The Problem and Impacts of Air Pollution in China

Standard Page - 2011-06-22
Millions of people in China are breathing a hazardous cocktail of chemicals every day. These chemicals are caused by coal-fired power plants, heavy industry, factories and vehicles, and are responsible for heart disease, stroke, respiratory illnesses, birth defects and cancer.

Millions of people in China are breathing a hazardous cocktail of chemicals every day. These chemicals are caused by coal-fired power plants, heavy industry, factories and vehicles, and are responsible for heart disease, stroke, respiratory illnesses, birth defects and cancer.

In recent years, China’s government has taken serious action against air pollution, but there is still a long way to go. We must continue the transition from fossil fuels to renewable energy sources and ensure that strict emissions control standards are in place nationwide.

Coal and Our Lungs

Coal is the leading culprit of air pollution in China. Nationwide, coal accounted for 60.4% of the nation’s energy consumption in 2017. The portion of coal in China’s energy mix is falling, but northern China is home to the largest concentration of coal-fired power plants in the world.

While cars and trucks contribute significantly to emissions in urban areas, China’s frequent airpocalypses are a direct result of coal burning and other heavy industries. Solving China’s air pollution problem is dependent on breaking free from coal.

 

Dangerous Breathing

The health impact of air pollution is devastating. Air pollution has been linked to increased incidences of cancer, heart disease, stroke and respiratory illnesses. On a less severe level, it is associated with asthma in children, and thus impaired quality of life for many kids.

A research project co-authored by Greenpeace found that, in 2011, PM2.5 pollution from the 196 coal-fired power plants in the capital region of Beijing-Tianjin-Hebei caused 9,900 premature deaths and nearly 70,000 outpatient visits or hospitalizations during. 75% of the premature deaths were caused by the 152 coal-fired power plants in Hebei Province.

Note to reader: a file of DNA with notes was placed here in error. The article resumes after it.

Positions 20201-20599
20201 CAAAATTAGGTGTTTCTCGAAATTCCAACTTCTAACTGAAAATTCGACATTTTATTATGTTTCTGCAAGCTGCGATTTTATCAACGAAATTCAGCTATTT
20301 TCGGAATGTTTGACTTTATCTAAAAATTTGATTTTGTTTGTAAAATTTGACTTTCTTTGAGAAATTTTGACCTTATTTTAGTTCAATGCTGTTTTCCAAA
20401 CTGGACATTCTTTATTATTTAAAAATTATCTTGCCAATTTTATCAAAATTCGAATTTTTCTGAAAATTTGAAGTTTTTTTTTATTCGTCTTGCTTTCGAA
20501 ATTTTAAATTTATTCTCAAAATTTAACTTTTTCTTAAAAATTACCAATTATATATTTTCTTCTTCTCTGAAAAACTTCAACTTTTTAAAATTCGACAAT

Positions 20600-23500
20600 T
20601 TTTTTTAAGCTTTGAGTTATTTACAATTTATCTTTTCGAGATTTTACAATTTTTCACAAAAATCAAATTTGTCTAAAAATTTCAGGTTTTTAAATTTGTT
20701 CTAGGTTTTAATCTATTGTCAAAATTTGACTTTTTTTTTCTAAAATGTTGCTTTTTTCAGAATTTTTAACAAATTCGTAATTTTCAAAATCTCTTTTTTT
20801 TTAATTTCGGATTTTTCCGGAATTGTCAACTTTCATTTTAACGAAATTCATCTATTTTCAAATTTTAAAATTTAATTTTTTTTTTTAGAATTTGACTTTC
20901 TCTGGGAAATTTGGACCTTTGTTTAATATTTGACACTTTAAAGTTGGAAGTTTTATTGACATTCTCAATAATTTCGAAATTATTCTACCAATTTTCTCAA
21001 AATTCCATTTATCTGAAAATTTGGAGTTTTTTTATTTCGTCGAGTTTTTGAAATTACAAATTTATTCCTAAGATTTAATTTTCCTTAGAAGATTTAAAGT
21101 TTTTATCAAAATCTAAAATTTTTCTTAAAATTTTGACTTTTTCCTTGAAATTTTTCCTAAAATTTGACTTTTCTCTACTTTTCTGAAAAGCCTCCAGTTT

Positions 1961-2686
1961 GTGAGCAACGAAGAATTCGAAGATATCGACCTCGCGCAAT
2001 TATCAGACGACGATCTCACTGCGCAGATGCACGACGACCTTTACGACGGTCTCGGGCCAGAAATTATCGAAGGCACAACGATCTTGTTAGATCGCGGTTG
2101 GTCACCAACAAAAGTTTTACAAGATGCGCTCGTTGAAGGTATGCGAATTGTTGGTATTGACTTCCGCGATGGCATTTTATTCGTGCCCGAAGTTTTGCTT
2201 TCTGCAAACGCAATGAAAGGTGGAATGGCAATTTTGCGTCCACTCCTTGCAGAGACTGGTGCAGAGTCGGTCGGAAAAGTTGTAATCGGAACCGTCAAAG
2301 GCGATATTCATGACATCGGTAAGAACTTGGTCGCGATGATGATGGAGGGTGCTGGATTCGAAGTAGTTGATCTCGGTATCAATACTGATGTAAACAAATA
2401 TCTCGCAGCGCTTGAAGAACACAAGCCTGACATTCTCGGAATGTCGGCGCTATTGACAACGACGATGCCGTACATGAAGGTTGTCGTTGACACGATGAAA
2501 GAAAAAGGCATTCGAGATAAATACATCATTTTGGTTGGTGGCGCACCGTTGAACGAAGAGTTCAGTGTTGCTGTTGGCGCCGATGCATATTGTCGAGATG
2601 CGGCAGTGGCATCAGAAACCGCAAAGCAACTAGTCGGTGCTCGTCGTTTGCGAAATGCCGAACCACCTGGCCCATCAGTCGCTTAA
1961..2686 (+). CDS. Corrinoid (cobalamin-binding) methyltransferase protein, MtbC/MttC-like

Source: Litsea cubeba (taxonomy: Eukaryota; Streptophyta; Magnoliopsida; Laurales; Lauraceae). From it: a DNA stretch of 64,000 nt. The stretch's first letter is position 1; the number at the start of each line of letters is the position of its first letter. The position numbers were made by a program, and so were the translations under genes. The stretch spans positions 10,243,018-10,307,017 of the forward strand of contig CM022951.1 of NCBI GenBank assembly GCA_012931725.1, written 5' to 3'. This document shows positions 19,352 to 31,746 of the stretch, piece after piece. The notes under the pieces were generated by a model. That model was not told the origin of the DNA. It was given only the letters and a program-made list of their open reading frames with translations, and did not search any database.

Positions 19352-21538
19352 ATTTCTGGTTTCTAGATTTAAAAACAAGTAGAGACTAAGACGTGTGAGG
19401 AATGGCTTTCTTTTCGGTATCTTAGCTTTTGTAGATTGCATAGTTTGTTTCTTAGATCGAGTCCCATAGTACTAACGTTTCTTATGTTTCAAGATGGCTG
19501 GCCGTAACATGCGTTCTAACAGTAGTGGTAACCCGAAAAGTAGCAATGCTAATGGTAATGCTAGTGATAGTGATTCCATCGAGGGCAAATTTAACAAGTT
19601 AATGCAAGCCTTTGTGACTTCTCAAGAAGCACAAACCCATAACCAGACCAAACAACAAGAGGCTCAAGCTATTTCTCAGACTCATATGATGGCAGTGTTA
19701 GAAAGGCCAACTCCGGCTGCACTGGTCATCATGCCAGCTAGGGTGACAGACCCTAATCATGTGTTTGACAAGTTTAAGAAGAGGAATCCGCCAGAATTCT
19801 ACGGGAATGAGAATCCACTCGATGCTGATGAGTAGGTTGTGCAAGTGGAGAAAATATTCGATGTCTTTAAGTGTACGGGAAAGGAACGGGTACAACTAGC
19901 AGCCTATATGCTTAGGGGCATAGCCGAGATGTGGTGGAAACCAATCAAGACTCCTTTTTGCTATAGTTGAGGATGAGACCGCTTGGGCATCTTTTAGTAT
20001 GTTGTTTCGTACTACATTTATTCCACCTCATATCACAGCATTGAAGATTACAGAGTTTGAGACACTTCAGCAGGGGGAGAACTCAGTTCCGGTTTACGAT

A another study co-authored by Greenpeace found that, in 2013, PM2.5 pollution in China’s provincial capitals alone led to 257,000 premature deaths. Researchers also found that if 21 cities that had PM2.5 improvement targets of these cities were to meet their PM2.5 improvement targets in 2017, 26,000 lives would be saved.

 

Momentum for Change

Air pollution will remain a serious problem in China as long as coal continues to be the country's major energy source. The good news is that China’s massive shift from coal power to renewable energy is already underway – and is key to ensuring further air quality improvements. 

In 2013, the State Council implemented the ambitious Action Plan for Air Pollution Prevention and Control. The same year, China’s economic growth began to slow. Due to both of the these factors, air quality improved substantially.

Between 2012 and 2016, average PM2.5 exposure for China’s population fell by 20 percent. An estimated 160,000 deaths were avoided in 2016 due to the change in PM2.5 levels.

A six-month action plan implemented in Beijing, Tianjin and 26 nearby cities brought further dramatic improvements in air quality toward the end of 2017. PM2.5 in Beijing fell by 54% in the last three months of the year.

However, policies that favor coal and heavy industry are slowing down progress. There is an urgent need to continue the transition away from fossil fuels toward renewable energy sources and to ensure that strict emissions control standards are in place nationwide.

Key statistics:

  • Our report Dangerous Breathing found that if the cities of Beijing, Shanghai, Guangzhou and Xi’an had effectively controlled PM2.5 levels and met WHO air quality guidelines in 2012, the number of premature deaths would have decreased by at least 81%, while the economic benefits of reducing these premature deaths in the four cities would amount to 875 million USD.
  • Another study found air pollution from coal power plants within Beijing and surrounds caused up to 9,900 premature deaths in 2011, with nearly 2,000 deaths in Beijing, 1,200 in Tianjin and 6,700 in Hebei. Research also indicates that coal power plants within the region caused 850 deaths from lung cancer, 190 cases of infant deaths, and increase amount of children suffering from asthma by 9,300 and number of people with chronic bronchitis by 12,000.
  • A study on the presence of heavy metals in air pollution during the heating season in Beijing found that concentrations of arsenic, lead and cadmium in PM2.5 declined by 85.9%, 48.9% and 40.7%, respectively, between 2013 and 2016. The decline in arsenic, which results heavily from coal combustion, was the most significant. This improvement corresponded with  air pollution prevention and control measures enacted in Beijing over the three year period.

Fortunately, there is a simple solution transition to clean energy sources. Greenpeace is working on reducing China's reliance on coal, in favor of renewable energy. For more on what we are doing, you can visit our section on coal.